Phineas Fletcher

(1582 - 1650 / England)

The Divine Lover - Poem by Phineas Fletcher

I

Me Lord? can’st thou mispend
One word, misplace one look on me?
Call’st me thy Love, thy Friend?
Can this poor soul the object be
Of these love-glances, those life-kindling eyes?
What? I the Centre of thy arms embraces?
Of all thy labour I the prize?
Love never mocks, Truth never lies.
Oh how I quake: Hope fear, fear hope displaces:
I would, but cannot hope: such wondrous love amazes.

II

See, I am black as night,
See I am darkness: dark as hell.
Lord thou more fair than light;
Heav’ns Sun thy Shadow; can Sunns dwell
With Shades? ’twixt light, and darkness what commerce?
True: thou art darkness, I thy Light: my ray
Thy mists, and hellish foggs shall pierce.
With me, black soul, with me converse.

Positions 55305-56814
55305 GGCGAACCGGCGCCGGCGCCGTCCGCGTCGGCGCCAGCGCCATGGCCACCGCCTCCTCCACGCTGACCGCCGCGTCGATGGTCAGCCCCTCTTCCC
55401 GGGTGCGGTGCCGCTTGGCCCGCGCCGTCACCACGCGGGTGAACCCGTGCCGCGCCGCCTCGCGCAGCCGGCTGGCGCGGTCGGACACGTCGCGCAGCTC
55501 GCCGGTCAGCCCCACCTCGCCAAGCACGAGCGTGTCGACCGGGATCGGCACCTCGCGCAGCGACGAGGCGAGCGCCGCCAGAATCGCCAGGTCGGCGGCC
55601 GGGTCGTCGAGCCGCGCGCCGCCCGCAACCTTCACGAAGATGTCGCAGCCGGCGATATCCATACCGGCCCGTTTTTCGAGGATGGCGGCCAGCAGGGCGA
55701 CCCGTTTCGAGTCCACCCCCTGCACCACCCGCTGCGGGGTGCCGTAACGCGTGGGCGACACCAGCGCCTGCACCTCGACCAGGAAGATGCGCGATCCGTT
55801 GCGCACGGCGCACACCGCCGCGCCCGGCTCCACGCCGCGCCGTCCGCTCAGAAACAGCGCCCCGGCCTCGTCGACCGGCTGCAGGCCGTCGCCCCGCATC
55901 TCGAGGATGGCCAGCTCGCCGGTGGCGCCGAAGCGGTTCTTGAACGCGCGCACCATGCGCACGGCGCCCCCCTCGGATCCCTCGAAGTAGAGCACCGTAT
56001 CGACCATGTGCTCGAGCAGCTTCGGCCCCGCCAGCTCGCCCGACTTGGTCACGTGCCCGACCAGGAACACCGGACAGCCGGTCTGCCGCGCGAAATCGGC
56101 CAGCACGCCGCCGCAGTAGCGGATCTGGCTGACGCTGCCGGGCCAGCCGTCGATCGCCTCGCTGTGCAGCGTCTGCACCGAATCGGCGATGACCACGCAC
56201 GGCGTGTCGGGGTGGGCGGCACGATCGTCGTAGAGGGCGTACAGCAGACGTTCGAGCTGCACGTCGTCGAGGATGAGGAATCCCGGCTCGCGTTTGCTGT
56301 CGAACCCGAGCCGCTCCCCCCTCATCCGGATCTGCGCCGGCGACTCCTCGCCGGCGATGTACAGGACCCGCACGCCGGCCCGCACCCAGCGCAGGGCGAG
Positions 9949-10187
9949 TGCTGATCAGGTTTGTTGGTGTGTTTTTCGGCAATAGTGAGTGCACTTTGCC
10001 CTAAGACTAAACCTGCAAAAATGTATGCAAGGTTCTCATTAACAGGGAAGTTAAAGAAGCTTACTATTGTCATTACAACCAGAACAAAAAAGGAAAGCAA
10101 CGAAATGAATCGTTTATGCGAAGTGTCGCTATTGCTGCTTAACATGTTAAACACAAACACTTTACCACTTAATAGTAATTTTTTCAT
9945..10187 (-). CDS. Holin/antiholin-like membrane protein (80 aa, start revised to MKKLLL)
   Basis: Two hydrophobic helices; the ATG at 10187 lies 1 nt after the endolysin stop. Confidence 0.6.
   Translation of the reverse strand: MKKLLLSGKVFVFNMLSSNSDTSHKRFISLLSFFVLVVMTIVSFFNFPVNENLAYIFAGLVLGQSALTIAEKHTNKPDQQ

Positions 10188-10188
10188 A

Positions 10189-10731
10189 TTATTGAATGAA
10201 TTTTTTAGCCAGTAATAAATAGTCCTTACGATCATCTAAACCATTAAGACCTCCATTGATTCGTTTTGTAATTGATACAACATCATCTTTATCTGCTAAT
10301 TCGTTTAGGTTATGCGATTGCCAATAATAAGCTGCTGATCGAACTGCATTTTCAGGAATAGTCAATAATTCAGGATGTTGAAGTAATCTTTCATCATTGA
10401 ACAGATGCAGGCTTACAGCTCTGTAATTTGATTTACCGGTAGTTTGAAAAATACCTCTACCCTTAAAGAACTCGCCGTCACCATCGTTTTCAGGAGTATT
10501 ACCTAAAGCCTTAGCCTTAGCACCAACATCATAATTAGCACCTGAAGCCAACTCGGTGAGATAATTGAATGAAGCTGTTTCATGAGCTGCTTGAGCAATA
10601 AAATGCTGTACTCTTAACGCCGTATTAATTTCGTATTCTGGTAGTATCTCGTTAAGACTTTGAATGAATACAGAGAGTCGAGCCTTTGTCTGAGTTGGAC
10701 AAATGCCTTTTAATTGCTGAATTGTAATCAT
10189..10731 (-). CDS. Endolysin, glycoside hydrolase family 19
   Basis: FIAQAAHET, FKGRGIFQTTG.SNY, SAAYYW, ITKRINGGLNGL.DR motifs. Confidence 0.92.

I make the foul December flowry May,
Turn thou thy night to me: I’le turn thy night to day.

III

See Lord, see I am dead:
Tomb’d in my self: my self my grave
A drudge: so born, so bred:
My self even to my self a slave.
Thou Freedom, Life: can Life, and Liberty
Love bondage, death? Thy Freedom I: I tyed
To loose thy bonds: be bound to me:
My Yoke shall ease, my bonds shall free.
Dead soul, thy Spring of life, my dying side:
There dye with me to live: to live in thee I dyed.


Comments about The Divine Lover by Phineas Fletcher

  • (4/19/2017 3:03:00 AM)


    am ashamed to say that I ha never heard of Phineas Fletcher until I heard this poem read in the service Easter From Kings on the BBC. I found it so moving and inspirational that I couldn't wait to come and look for it here. Thank-you (Report) Reply

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Read poems about / on: freedom, hope, fear, light, spring, truth, night, friend, dark, life, death, sun, love



Poem Submitted: Thursday, January 1, 2004



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